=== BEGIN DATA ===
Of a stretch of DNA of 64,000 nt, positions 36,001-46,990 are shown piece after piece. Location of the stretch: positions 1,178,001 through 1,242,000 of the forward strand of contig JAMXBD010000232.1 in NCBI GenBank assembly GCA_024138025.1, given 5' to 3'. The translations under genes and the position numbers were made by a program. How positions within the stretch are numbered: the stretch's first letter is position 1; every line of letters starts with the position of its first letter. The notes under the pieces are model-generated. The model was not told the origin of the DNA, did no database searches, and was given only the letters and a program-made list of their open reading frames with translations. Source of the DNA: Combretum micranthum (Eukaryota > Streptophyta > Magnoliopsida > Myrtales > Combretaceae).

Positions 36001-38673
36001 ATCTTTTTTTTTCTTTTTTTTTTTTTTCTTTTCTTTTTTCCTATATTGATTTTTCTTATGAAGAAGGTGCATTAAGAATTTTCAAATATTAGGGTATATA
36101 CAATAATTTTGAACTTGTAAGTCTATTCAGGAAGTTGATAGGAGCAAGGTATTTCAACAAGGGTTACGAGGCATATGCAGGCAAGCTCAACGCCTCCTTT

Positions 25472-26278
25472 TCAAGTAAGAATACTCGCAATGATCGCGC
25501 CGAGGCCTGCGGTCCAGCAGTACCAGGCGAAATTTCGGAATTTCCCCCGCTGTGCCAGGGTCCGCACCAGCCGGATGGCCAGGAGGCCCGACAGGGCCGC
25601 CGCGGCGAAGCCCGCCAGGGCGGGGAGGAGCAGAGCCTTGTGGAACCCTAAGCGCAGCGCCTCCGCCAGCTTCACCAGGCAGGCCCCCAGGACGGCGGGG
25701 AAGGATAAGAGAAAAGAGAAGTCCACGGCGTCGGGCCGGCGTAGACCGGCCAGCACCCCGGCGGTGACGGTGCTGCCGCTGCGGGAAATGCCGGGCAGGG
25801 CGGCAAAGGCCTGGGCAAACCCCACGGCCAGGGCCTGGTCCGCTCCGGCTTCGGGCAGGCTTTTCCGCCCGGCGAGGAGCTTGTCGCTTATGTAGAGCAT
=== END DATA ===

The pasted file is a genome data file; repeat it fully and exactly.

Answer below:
Of a stretch of DNA of 64,000 nt, positions 36,001-46,990 are shown piece after piece. Location of the stretch: positions 1,178,001 through 1,242,000 of the forward strand of contig JAMXBD010000232.1 in NCBI GenBank assembly GCA_024138025.1, given 5' to 3'. The translations under genes and the position numbers were made by a program. How positions within the stretch are numbered: the stretch's first letter is position 1; every line of letters starts with the position of its first letter. The notes under the pieces are model-generated. The model was not told the origin of the DNA, did no database searches, and was given only the letters and a program-made list of their open reading frames with translations. Source of the DNA: Combretum micranthum (Eukaryota > Streptophyta > Magnoliopsida > Myrtales > Combretaceae).

Positions 36001-38673
36001 ATCTTTTTTTTTCTTTTTTTTTTTTTTCTTTTCTTTTTTCCTATATTGATTTTTCTTATGAAGAAGGTGCATTAAGAATTTTCAAATATTAGGGTATATA
36101 CAATAATTTTGAACTTGTAAGTCTATTCAGGAAGTTGATAGGAGCAAGGTATTTCAACAAGGGTTACGAGGCATATGCAGGCAAGCTCAACGCCTCCTTT

Positions 25472-26278
25472 TCAAGTAAGAATACTCGCAATGATCGCGC
25501 CGAGGCCTGCGGTCCAGCAGTACCAGGCGAAATTTCGGAATTTCCCCCGCTGTGCCAGGGTCCGCACCAGCCGGATGGCCAGGAGGCCCGACAGGGCCGC
25601 CGCGGCGAAGCCCGCCAGGGCGGGGAGGAGCAGAGCCTTGTGGAACCCTAAGCGCAGCGCCTCCGCCAGCTTCACCAGGCAGGCCCCCAGGACGGCGGGG
25701 AAGGATAAGAGAAAAGAGAAGTCCACGGCGTCGGGCCGGCGTAGACCGGCCAGCACCCCGGCGGTGACGGTGCTGCCGCTGCGGGAAATGCCGGGCAGGG
25801 CGGCAAAGGCCTGGGCAAACCCCACGGCCAGGGCCTGGTCCGCTCCGGCTTCGGGCAGGCTTTTCCGCCCGGCGAGGAGCTTGTCGCTTATGTAGAGCAT